Patience Nabaasa is a full-time student at Bishop Stuart University in Mbarara town. The 25-year-old has a creativeness to her and whilst pursuing a Bachelors in Science and Education, she runs a small business that produces paper bags out of recycled banana fibre. The business, Nechaz Prize, is her solution to rid her community of polythene bags and conserve the environment for generations to come.
She has found a home in The Innovation Village and this community of entrepreneurs has opened doors to a bigger market. From one employee to four employees, to distributing her bags to two supermarkets in Mbarara town, there is huge potential for Nechaz Prize to bloom.
However, one challenge looms over this growth. Every month, Nabaasa finds herself splitting her busy student and entrepreneurial hours to travel almost 300 kilometers, from Mbarara to Mukono. The TexFad Factory in Mukono has the nearest fiber processing plant. It is there that she must journey to process the major raw materials for her paper bags.
For Nabaasa, precious time and resources are misspent to ensure that her eco-conscious business survives. A game changer would be a fibre processing machine located within her vicinity and yet, for the budding businesswoman, dipping Shs5 million into the business to purchase the Hollander Beta Machine remains a dream.
Nabaasa is one of the many young Ugandans with skills and dreams that are threatened by limited access to resources. She also belongs to the creative industry in Uganda, a largely small and informal sector. It employs many young people for whom its an uphill climb to source raw materials, funding and great talent to support their dreams. The descent of the COVID-19 pandemic has further exacerbated the problems in an already struggling sector imbued with freelancers whose resources cannot withstand the length of the pandemic effects.
In the past years, Uganda has ranked among the top entrepreneurial countries globally. The 2014 Global Entrepreneurship Monitor (GEM) report placed Uganda top with a new business ownership rate of 28.1 per cent among people aged between 18 years and 64 years. Unfortunately, the report also indicates 21.2 percent of businesses opened were discontinued.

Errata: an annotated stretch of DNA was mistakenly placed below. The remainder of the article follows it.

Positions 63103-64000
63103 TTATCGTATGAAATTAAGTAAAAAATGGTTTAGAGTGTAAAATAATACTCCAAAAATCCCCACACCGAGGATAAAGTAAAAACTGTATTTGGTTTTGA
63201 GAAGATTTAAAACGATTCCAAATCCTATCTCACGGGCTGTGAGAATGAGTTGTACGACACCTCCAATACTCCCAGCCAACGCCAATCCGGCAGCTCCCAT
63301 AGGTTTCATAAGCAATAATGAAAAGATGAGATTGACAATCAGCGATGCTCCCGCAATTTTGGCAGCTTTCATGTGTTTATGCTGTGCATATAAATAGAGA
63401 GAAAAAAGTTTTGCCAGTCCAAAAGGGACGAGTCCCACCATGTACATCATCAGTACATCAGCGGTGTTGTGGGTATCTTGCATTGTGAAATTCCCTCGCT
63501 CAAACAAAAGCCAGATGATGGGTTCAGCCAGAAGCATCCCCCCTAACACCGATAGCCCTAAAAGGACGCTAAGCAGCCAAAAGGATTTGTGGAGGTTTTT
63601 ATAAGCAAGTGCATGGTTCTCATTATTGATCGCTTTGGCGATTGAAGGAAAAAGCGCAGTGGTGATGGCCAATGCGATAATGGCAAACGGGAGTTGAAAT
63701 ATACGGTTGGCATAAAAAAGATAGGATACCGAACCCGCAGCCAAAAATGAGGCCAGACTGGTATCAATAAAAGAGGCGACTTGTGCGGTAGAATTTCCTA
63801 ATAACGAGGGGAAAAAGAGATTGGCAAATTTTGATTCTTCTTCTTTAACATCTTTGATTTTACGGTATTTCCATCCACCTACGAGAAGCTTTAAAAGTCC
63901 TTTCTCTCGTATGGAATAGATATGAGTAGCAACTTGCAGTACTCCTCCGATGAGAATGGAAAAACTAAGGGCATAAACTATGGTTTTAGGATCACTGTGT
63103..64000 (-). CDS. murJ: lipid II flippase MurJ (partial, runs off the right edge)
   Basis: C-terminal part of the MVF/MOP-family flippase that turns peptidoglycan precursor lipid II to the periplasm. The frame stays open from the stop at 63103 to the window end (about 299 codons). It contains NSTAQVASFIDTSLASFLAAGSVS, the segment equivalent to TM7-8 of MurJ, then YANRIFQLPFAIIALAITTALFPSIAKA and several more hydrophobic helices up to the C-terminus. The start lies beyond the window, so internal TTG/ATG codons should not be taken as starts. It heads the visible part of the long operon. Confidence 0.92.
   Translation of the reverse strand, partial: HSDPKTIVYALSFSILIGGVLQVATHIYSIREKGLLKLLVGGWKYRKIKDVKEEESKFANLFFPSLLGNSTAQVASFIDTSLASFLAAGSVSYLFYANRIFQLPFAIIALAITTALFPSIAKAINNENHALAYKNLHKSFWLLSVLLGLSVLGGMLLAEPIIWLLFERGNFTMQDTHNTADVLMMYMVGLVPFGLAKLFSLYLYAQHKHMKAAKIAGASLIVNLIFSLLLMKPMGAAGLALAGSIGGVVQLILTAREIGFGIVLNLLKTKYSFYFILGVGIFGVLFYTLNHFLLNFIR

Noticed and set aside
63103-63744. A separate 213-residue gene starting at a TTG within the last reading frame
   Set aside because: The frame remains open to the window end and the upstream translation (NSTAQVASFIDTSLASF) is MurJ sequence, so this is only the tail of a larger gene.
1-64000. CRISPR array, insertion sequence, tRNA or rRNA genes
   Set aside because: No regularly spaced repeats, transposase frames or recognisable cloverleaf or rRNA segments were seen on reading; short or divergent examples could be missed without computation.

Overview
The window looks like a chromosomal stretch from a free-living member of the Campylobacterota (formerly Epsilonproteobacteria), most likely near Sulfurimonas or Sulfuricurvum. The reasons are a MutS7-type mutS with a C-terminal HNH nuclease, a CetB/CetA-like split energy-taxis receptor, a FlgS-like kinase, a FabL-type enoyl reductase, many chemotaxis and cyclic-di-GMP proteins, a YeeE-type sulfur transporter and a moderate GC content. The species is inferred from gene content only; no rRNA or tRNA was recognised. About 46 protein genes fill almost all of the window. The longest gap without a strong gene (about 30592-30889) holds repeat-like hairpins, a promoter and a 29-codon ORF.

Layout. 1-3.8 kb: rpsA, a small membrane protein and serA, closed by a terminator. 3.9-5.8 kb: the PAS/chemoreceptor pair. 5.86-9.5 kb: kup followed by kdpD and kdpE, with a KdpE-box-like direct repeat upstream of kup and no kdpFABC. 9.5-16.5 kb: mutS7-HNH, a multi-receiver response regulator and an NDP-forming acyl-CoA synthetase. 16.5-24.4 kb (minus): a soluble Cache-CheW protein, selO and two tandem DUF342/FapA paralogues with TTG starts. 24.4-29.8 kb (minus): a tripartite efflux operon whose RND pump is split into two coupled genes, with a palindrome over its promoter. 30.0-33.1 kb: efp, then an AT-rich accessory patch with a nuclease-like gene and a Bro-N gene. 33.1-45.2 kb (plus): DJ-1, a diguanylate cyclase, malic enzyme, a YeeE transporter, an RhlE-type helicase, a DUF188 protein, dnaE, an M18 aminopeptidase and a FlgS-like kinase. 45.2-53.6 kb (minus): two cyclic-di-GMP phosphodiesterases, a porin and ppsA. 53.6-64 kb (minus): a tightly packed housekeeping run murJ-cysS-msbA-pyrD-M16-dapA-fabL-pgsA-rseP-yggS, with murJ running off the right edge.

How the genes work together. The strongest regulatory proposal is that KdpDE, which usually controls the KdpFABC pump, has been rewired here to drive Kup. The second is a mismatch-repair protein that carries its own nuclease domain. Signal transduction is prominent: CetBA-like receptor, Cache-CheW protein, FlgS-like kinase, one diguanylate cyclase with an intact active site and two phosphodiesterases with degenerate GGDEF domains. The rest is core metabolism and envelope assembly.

Majority of Ugandan businesses are family-based with little or no business experience. Many of these SMEs are yet to adapt or even afford technology for effective business performance. On that list is a litany of challenges including limited access to expert knowledge, mentorship, affordable marketing channels, access to tools and equipment, access to proper packaging, promotion, distribution all of which affect their ability to compete at a regional and global level.
At the 2019 United Nations (UN) General Assembly, 2021 was declared the International Year of Creative Economy with the aim of promoting sustained and inclusive economic growth. There is also fostering innovation, providing opportunities and empowering everyone.
As per The National Action Plan (2015/2016) on culture and creative industries by the Ministry of Gender and Social Development, Ugandan exports of cultural goods and services were valued at $239 million (Shs427 billion) between 2004 and 2008. The sector of Culture and creative industries contributed US $ 6.7 Million (approximately Ug.shs12.6 billion)
Furthermore, “street data” shows that an upcoming musician (one to three years skin in the game) will earn between Shs300,000 and Shs1,500,000. A painter with the same years of experience will earn approximately between Shs500,000 and Shs1,000,000 per painting.
Encouraging the creative streak from young people, according to this data, could mean diverting the fate of 40,000 students who complete university and compete for 8,000 available vacancies.
On March 3, 2021, MoTIV turned over a leaf and chose to support creatives through the Tools to Create facility.
The Tools To Create facility according to Founder, CK Japheth, is designed to avail funds for businesses in the creative industry.